Seduction, betrayal and murder: the true art of the renaissance.
Cesare Borgia, Niccolo Machiavelli and Leonardo da Vinci - three of the most famous, or notorious, names in European history.
In the autumn of 1502, their lives intersect in a castle in Italy's Romagna.
In this hugely intelligent and entertaining novel, Samuel Black tells the true story of these men who, with different tools - ruthless ambition, unstoppable genius and subtle political manipulation - each follow an obsession to attain greatness and leave a lasting mark on the world. And at the centre of this court of intrigue and deception is Dorotea Caracciolo, a young noblewoman abducted by Borgia who has become his lover - and his secret agent.
Their story begins in hope and fear and ends in bloodshed, deceit and triumph.
Along the way, there are battles and romances, lavish parties and furtive stranglings. And out of this maelstrom will emerge the "Mona Lisa" and "The Prince".
- Format: Paperback
- Pages: 432 pages
- Publisher: Faber & Faber
- Publication Date: 03/02/2011
- Category: Historical fiction
- ISBN: 9780571269402
- Paperback from £7.15
- EPUB from £6.39
Showing 1 - 2 of 2 reviews.
Review by adpaton
Samuel Black takes us on a delightful and utterly enthralling journey into the realms of ‘what if?’ – but this is no far-fetched What if Dracula and Wolf man combined forces to Conquer the World kind of What If. No, it is an entirely plausible account of a fictional relationship between Machiavelli, Da Vinci and Cesare Borgia. Borgia was an amoral homicidal maniac, Machiavelli intelligent but insecure, and da Vinci a gentle vegetarian genius. All had a burning desire to achieve immortality but the only one who had confidence in achieving it was Cesare, which he did in the cruelest way possible, manipulating and betraying all who crossed his path. Highly recommended.
Review by JGolomb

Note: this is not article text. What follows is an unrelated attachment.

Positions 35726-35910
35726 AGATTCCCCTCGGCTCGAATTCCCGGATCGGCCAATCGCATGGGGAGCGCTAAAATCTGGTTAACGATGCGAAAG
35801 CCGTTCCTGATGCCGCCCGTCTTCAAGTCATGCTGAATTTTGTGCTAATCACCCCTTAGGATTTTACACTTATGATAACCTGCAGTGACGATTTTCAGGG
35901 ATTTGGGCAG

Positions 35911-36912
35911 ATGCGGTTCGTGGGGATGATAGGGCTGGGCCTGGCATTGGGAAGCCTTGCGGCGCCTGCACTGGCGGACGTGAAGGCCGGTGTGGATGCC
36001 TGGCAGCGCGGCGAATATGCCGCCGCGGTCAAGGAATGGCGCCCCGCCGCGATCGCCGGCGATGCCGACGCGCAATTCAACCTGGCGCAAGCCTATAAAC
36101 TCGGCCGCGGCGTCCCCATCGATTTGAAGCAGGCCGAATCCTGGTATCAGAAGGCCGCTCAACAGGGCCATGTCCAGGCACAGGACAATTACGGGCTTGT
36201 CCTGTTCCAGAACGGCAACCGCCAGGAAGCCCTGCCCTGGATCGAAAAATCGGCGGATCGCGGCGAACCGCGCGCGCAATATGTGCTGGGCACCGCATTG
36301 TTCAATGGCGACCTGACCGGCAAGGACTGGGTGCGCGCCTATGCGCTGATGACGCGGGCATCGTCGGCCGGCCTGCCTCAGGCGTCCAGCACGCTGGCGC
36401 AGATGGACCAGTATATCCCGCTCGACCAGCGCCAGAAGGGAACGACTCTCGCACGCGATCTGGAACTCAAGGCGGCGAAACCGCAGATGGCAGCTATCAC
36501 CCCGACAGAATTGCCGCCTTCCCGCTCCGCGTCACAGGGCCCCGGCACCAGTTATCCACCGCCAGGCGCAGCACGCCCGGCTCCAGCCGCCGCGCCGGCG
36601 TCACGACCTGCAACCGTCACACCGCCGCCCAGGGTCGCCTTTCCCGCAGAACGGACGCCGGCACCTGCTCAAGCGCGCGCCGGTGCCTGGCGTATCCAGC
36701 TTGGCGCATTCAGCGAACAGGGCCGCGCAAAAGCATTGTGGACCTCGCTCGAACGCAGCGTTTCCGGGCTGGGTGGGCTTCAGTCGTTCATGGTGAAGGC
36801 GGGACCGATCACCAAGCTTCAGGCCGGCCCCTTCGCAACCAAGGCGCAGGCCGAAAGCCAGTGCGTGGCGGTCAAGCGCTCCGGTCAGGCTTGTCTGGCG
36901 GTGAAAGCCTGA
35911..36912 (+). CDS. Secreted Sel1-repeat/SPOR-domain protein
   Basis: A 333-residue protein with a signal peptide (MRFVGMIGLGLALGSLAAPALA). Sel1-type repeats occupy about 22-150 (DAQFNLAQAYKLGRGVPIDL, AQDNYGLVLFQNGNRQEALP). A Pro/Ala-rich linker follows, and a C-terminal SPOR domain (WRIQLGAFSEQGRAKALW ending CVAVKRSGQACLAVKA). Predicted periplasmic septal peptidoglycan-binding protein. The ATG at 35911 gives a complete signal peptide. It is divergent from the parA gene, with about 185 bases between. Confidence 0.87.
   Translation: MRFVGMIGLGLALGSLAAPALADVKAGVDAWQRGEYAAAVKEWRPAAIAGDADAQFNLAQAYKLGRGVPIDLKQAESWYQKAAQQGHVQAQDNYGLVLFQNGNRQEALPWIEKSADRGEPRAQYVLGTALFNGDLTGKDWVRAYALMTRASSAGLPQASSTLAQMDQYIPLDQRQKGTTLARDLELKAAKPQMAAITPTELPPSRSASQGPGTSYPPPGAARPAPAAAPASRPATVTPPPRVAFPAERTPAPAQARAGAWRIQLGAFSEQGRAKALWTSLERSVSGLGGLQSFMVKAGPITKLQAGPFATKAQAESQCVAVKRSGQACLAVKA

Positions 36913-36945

Samuel Black's "The Ground is Burning" is based in Renaissance Italy where a "Godfather"-like Don leads his own army, and where two of the greatest thinkers of 16th century Europe become close friends.This terrific concept bears fruit in a novel that builds upon the intersection of three key figures of the Renaissance: Niccolo Machiavelli, Leondardo Da Vinci, and Cesare Borgia.Though several themes run through Black's strong debut novel, the core motif orbits around death and permanence. Instead of word-smithing my own description, I'll let Black ponder this theme through the mouths of two of his primary characters. Cesare considers a future where "...I must...make myself immortal. I must reach the mountain peak - before death reaches me."Leonardo, who must've been a fun character to develop and write, thinks "I love to create illusions, but what if they are, as they pretend to be, life in microcosm - a glorious flaring, followed only by darkness, leaving not a trace of itself behind...I wish to carve my name in marble but...have I merely sketched a signature in dust?"Author Black has believably filled in the gaps where history provides only clues. In fact, Machiavelli, Borgia and Da Vinci did orbit each other quite closely during the late 1400s and early 1500s. While there are documented interactions between Machiavelli and Borgia, it's unclear the extent to which these three members of the Renaissance glitterati connected. Borgia's rather extreme views on leadership, and the use of his military might, was a model for Machiavelli's "The Prince". Black sticks closely to the historical record where it existed, creates plausible motives and scenarios with well-rounded characters that have emotional depth. It flows smoothly, is well written, and builds realistic characters and circumstances that make historical fiction so much fun.His ability to create flowing fiction while keeping close adherence to real history is what makes this book work.Sticking with his primary theme, I'll leave you with a quote from Black's Da Vinci, who borrows from Dante: "lying on a featherbed...or under quilt, fame will not come, without which, your life consumed, you'll leave no more vestige of yourself on earth than smoke in air, or in the water spume".